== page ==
Steve’s Devotional – A Soft Place
JULY 2, 2015
There are many lessons to be drawn from the story of Jesus’ visit to the home of Mary and Martha as it is recorded in Luke 10, but one I find of particular interest is the fact that even our Lord needed a “soft place” in his life. And this home was that place. It was where he stopped to rest before his ordeal on the cross. What does that say to us? It says that if Jesus needed those soft places and times of rest from the harshness and the pressures of life, then we also need those places and times in our lives.
I believe that one of the most subtle dangers Christians face is the falsehood that commitment precludes soft places. “After all, the world is going to hell in a hand basket! We have plans and programs and things to do for God. We’re going to die, and there’s so little time. We don’t have time for soft places.” That’s just not true. I believe this account in Luke 10 was included in Scripture so we might know that Jesus himself needed soft places. And if he needed them, we do too.
Have you ever been in somebody’s home where you felt comfortable enough to take your shoes off? Very few people have this gift of hospitality. I travel a lot, and often I stay in people’s homes. It can be difficult sometimes because I have to be the “Reverend” and be “spiritual” when I’m in those kinds of homes. But sometimes, in a serendipitous way, I’ll come into somebody’s home and feel like I can sit down in an easy chair, take my shoes off, and even fall asleep as they talk, and it’s okay. That’s a very precious gift some Christians have. That’s a soft place. It’s very rare and very valuable.
Have you ever had a friend with whom you didn’t have to pretend? A friend before whom you can weep if you feel like it, or let your strongest emotions show and he or she wouldn’t be shocked? That’s a soft place too.
Or have you ever given your all, only to find yourself rejected and alone? Then a friend would call and say, “I know it cost you dearly to take that stand, and I know that many people don’t understand. But I want you to know that I understand, and I’m praying for you, and I’m standing with you.” That’s a soft place, and oh, how good it feels.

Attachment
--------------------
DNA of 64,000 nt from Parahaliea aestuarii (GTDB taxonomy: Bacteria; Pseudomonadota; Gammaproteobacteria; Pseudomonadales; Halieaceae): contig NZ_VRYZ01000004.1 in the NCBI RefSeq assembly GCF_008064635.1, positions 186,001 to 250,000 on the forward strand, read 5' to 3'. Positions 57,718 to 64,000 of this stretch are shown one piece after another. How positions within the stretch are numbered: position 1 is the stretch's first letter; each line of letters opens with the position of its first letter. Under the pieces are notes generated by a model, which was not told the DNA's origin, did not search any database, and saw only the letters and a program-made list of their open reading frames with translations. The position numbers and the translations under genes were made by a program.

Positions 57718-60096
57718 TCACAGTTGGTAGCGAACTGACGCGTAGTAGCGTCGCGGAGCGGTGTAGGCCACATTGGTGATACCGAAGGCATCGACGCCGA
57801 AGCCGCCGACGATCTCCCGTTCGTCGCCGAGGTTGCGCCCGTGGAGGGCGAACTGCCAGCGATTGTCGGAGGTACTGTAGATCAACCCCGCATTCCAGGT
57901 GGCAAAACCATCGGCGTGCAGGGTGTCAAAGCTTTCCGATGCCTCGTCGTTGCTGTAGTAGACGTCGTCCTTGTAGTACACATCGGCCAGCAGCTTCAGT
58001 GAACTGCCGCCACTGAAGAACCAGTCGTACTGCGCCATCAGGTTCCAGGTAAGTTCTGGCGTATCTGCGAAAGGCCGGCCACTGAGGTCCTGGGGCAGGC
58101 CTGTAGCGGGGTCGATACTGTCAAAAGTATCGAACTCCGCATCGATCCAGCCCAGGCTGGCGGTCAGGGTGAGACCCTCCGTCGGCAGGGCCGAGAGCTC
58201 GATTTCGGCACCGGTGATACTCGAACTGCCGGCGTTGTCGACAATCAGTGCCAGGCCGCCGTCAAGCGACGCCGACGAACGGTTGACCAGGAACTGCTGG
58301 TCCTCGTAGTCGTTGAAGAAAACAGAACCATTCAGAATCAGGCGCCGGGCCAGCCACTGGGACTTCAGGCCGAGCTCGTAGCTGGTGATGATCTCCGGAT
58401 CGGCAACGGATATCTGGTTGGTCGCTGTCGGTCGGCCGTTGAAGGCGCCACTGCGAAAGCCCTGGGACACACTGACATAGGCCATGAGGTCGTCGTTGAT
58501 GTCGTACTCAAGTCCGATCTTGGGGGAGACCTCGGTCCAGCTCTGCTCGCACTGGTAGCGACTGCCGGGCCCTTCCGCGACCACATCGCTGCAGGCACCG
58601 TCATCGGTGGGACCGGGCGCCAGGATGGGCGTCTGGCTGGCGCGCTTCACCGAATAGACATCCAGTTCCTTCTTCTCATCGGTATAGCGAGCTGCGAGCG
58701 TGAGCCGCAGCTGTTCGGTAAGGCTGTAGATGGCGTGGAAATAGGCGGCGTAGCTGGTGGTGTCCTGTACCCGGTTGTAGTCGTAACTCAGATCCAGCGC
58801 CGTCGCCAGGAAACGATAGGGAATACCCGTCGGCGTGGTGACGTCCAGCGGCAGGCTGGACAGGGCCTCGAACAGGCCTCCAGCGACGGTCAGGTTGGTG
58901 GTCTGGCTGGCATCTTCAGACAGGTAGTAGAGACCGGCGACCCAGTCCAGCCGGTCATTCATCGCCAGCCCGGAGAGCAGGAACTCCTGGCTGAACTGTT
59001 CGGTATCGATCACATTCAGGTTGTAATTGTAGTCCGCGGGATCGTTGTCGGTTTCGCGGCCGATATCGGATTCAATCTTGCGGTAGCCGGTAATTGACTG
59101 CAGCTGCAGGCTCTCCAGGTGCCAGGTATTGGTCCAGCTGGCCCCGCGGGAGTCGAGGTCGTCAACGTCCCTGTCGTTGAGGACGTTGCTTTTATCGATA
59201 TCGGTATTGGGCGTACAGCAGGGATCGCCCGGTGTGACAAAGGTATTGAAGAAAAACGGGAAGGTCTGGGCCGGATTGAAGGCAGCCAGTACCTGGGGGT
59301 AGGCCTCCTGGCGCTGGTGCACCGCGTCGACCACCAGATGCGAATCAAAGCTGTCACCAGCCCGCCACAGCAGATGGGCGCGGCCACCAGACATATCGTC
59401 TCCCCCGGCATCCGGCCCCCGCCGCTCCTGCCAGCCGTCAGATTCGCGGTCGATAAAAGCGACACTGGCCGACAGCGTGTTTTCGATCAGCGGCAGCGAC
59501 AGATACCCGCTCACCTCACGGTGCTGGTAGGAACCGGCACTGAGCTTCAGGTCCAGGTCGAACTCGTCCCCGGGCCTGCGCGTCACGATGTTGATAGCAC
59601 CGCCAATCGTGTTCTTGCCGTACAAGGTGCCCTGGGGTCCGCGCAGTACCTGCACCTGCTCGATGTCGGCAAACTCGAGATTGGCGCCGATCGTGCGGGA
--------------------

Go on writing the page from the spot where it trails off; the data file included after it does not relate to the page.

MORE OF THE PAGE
Both of our daughters called from college quite often, and it’s interesting to notice that whenever I answered the phone, each would say, “Hi, Dad, let me tell you what I learned in class today.” We would talk for a few minutes and then each would ask, “Is Mom there?” I would give the phone to Anna. Then, for the next hour or two, they would talk. Anna would be laughing and crying and they’d both have a wonderful time. As I watched this phenomenon, I realized that Anna was the soft place in our home, and that alone makes her very valuable.
Now what am I saying? It’s the church’s responsibility, corporately and individually, to be a soft place for one another. And when we cease to be that soft place, then something essential that ought to be present in the church is lost. We’re called to be people who create soft places. There are two kinds of people in the world: those who make others great, and those who diminish others. Our business as believers is to create soft places where people can become great.
As you a soft place for somebody? Or do you diminish them? I’ve seen Christians do that. A new believer is too excited about discovering Jesus and comes skipping into church and somebody warns, “Stop skipping. We’re spiritual in this place!” And all of a sudden, the joyous stanza of God’s song is stomped into the dirt by someone who didn’t understand that the church is supposed to be a soft place for the people of God.
Our Lord needed soft places, and you do, and I do too.
Time to Draw Away
Read 1 Kings 17:8-24 & 1 John 3:16-18
Are you a soft place for someone? Do you have someone who is a soft place for you? As believers and as the church, this is our calling. Not only that. It is a gift from God.